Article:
Air show schedual

Hamilton air show this sunday, does anyone know the schedual ???

A schedule is attached

wow they brought an airshow back ???

living away from Hamilton you miss some stuff .. altho here in the usa living very close to an air base i get an airshow everyday

Excellent! great picture of the CF-18 flying with an old F-86 Sabre Golden Hawk

At a much smaller scale! and Sat looks a washout but Sunday looks good :thup: Hey its a start but I thing because of insurance and how busy the Hamilton Airport is now compared to years past it would be hard to go big again things have really changed in the world since 9/11

Tidbit for everybody who loves aviation the CNE Airshow Sept 5-7th this year will have a very big act THE US NAVY BLUE ANGELS they only do 1 show a year in Canada and this is their first show in a very long time in our area

If you have ever seen the Blues they are the best! :thup:
If you have ever seen the Blues they are the best! :thup:
I respectfully disagree... The Snowbirds, IMHO are the best.

They perform the most advanced manoeuvres, fly the best formations and have the best opposing solo acts in the air.

If you want noise and a lot of fly-bys, then the Blue Angels are for you...

No-one can match our Snowbirds! :thup:

Yeah, when they are not grounded due to technical difficulties to their cheap antiquated planes. It boggles the mind how poorly our gov't equips our men and women. The most impressive air team i've ever seen was when i was in Poland. The Polish army has the SCORPION demonstration team that flies Russian Mi-24 gunships. It was incredible seeing these bahemoths flying rotor to rotor at high speed (speacially when these helicopters were never designed for agility).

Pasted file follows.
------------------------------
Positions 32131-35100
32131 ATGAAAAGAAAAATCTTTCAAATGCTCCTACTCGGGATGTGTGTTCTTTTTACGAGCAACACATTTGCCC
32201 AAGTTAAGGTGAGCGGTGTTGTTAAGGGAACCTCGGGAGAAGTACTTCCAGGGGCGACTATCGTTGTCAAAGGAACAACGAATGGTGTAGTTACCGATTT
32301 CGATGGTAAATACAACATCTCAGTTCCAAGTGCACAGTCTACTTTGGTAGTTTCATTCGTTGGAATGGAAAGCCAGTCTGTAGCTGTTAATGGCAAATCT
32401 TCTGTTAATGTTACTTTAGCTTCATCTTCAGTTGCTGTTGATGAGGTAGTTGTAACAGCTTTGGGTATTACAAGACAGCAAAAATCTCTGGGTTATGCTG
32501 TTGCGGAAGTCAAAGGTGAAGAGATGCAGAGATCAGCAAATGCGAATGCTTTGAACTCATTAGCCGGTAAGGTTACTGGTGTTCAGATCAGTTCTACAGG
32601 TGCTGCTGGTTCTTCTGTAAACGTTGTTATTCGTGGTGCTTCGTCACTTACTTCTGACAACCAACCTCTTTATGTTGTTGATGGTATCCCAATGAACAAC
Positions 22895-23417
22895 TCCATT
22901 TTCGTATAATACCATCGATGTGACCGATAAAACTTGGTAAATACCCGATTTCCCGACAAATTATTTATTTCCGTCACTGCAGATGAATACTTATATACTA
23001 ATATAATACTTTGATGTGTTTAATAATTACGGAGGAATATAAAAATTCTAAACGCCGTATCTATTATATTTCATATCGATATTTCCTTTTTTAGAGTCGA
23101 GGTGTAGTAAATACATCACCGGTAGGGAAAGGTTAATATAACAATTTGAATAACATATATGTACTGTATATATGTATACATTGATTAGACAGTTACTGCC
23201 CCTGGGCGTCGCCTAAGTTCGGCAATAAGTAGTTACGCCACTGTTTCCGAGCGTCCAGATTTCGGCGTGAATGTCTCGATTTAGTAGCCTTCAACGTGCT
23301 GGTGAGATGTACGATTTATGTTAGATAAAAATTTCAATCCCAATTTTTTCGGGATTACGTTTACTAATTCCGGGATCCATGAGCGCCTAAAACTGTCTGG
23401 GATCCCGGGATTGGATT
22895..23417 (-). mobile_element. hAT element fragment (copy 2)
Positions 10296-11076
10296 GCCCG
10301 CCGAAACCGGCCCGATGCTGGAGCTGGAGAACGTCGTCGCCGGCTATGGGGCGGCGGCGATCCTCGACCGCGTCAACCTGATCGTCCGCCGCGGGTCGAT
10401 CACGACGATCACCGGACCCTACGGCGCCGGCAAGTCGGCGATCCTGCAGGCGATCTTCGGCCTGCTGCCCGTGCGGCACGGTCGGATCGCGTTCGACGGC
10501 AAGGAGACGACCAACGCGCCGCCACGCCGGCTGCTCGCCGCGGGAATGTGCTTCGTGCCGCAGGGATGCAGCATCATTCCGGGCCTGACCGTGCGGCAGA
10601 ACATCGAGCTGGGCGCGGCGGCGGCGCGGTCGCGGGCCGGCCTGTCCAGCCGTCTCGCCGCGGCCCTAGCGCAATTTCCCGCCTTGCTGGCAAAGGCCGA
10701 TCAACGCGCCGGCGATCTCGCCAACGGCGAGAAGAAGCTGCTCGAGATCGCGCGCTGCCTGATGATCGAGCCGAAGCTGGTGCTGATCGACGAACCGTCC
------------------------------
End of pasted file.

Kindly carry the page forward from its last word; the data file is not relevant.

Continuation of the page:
Hey Big-Pole;

I agree that the Canadian government is an embarrassment when it comes to equipping our armed forces. BUT the Tutor jet that the Snowbirds use is no slouch. It is very manouuverable and is very agile.

I am surpised that the Polish military flies Russian choppers for their formation team. Especially gunships! What does NATO have to say about this???

I’ll meet you any time at my favourite pre-game hangout - Dom Polski Hall (downstairs) to discuss the finer points of airmanship!!


Well no doubt the Snowbirds are good but............. its their aircraft that lets them down. If you want to see a great team that performs with 9 Hawk aircraft that can do everything the snowbird to its
the RAF's "Red Arrows" very impressive. Its too bad the Snowbirds can't use the Hawk, the Hawk is Canada's new training aircraft but we can't afford to give it too the Snowbirds.

This is a big thing for me; I’m tired of people slagging the equipment the Canadian Armed Forces uses.

“Why can’t we buy new?”

It’s simple; we only have 35 000 000 people spread out over the second biggest country in the world. Britain has 20 000 000 people more than we do. Germany also has a greater population.

If we are to defend such a massive country with such a low capitol, we have to look at less expensive alternatives. For example, we can buy 1 state of the art tank or 5 that work fine but are 30 years old.

New equipment costs a lot of money and we as a country just don’t have the income.

Not sure what your rant is about. My point was that I have seen the "Red Arrows" in person and they are a great team! It doesn't mean that I am putting down our military or their equipment!! I would love to see the Snowbirds flying the Hawk afterall its our training aircraft and a demo team is supposed to show off the aircraft the CF pilots fly. The Tudor is not one of our trainning aircraft.

We have some of the best equipment right now, our CF-18s are being upgraded and have some of the most up to date weapons systems in the world. Our troops in Afghanistan have the most modern weapons and we have the best vehicles and unmanned airborne.